Iteration 0

rating: +242+x

In his hands, Dr. Thaddeus Xyank held the future. And that made him smile.

It was a lump of gray metal, cool to the touch, with a laser etched serial number, a portrait of George Washington, and a UPC code for Bush’s Baked Beans. It took a while to get all of that approved, but he needed to be sure. You couldn’t spit in the Multi-U division without it landing in some parallel world or a seamless wormhole that leads directly to a point exactly 2 cm inside your own rectum. Xyank wasn’t interested in the same-old present in some remote reality where people are giant lizards. He was interested in the future. And here it was.


“Yes sir!” she said, beaming like the fresh ones sometimes do when things are going according to plan.

“Was the device active when you found the brick?”

“Uhh… Mr. Kim?”

Assistant Researcher Leonard Kim raised his head from the wiring panel, blinking. “Hm?”

“Was the device left on overnight? Dr. Xyank wanted to know its status when the sample was retrieved.” Melissa Brooks was always doing that, in her own vainglorious attempt to curry favor with superiors. Thought there was a promotion in it for her, probably. Shame she was such a kiss-ass that no one else trusted her.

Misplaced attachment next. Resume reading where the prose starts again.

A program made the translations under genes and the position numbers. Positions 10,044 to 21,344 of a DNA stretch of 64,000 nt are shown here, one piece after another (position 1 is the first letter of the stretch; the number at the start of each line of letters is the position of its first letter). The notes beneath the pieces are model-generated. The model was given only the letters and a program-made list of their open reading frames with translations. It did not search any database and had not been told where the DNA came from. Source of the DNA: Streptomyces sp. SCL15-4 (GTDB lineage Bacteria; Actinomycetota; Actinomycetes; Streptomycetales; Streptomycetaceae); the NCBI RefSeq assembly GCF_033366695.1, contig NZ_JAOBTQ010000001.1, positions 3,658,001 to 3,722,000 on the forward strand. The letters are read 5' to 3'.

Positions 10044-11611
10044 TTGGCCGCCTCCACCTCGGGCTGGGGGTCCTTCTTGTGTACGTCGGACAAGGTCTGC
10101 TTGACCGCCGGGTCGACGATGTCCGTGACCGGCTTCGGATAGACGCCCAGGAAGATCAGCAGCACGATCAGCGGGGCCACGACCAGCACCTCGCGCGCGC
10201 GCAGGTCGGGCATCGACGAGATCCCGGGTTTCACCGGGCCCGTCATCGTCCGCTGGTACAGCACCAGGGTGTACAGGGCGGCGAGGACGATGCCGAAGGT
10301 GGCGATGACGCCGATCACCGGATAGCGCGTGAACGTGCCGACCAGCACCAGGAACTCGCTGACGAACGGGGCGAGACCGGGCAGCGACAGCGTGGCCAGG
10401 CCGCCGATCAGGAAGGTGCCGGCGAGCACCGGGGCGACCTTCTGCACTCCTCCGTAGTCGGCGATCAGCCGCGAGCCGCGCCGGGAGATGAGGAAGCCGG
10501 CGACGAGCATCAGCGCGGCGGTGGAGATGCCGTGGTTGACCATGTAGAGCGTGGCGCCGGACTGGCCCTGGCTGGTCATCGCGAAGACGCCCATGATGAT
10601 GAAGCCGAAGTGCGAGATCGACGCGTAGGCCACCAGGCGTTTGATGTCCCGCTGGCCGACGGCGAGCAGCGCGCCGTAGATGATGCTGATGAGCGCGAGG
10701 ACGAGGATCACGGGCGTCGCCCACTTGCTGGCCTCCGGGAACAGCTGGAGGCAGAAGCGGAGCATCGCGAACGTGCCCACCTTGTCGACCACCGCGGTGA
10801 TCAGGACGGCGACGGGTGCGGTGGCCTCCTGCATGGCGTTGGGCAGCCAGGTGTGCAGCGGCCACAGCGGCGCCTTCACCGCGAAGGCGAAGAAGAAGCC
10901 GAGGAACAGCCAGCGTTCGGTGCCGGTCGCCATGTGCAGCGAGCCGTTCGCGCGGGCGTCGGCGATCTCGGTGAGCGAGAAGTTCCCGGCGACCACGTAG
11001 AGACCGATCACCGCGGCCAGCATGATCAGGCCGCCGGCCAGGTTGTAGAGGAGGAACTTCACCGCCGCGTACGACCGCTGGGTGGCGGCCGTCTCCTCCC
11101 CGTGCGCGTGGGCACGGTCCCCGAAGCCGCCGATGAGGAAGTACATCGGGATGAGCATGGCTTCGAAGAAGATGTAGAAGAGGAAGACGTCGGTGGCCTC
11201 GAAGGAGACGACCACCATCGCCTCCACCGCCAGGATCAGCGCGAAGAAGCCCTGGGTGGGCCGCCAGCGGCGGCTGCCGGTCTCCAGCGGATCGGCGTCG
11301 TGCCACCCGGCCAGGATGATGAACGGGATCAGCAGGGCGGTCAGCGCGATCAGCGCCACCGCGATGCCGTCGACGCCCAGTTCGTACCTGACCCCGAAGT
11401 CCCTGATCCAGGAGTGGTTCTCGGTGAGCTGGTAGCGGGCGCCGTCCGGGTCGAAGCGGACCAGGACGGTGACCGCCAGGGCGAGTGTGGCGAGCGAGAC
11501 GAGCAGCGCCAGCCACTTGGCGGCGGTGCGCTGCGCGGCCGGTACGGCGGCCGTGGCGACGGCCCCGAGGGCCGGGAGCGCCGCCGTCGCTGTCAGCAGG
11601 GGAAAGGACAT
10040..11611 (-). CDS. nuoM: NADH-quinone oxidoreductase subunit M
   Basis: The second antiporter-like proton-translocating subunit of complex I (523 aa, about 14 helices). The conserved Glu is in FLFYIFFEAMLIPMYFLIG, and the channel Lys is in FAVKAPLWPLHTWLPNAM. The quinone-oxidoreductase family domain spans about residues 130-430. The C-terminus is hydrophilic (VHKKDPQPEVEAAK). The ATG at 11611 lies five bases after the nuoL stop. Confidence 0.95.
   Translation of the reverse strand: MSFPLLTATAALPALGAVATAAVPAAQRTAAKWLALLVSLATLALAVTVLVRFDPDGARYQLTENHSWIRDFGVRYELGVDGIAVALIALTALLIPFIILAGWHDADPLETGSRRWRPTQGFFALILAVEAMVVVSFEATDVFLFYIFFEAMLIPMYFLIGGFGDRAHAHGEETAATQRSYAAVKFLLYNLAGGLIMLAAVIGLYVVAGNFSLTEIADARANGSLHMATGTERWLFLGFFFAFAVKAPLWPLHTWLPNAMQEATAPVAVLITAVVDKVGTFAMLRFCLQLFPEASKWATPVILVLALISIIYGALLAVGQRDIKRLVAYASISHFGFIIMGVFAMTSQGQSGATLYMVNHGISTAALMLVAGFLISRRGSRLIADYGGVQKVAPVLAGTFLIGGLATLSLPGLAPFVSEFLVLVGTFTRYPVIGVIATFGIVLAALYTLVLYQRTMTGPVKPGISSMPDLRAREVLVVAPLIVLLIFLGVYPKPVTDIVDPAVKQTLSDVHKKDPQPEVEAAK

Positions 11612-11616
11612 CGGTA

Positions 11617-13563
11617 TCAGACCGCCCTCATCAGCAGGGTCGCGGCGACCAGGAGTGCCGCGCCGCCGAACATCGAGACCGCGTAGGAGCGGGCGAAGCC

Xyank’s glasses started to fog. His finger tapped. His thumb traced Washington’s nose. Almost without thinking he grabbed a bit of tape from the desk, slapped it on the brick and wrote ‘Retrieved’ in black marker. Just in case.

Kim was quiet for a long time. “…Okay, first of all, I didn’t do anything with it.”

“I don’t actually care this time, Larry. Just tell me.”

“Alright, yes, I'm sorry. I left it on running a debug after hours. That reference loop just keeps popping up no matter what I do. I’m working on it now.”

Xyank nodded. On but not set to 'receive' was a good enough answer. “Melissa, scan the surveillance logs from last night through this morning. I want to know about every spark, bang, shimmy, and flash.”

On the other side of the floor, past ten dozen coolant pipes and thirty industrial strength cables, he placed the sample next to itself just as Gerald Kingston was putting the finishing touches on the UPC. “…Holy Shit! When did this come in?”

“Sometime before opening today; Brooks is checking the log.”

“Dear sweet Jesus,” Gerry said, picking up the small brick and turning it over in his hands. Checking the mill marks with pinpoint pupils as he strained to focus. “It looks like the real deal but I want to get this over to Microscopy and run the whole battery.”

“Get it done,” the Doctor said, checking his watch. “I want the original out of here by end of business today.”

“Sure sure sure!”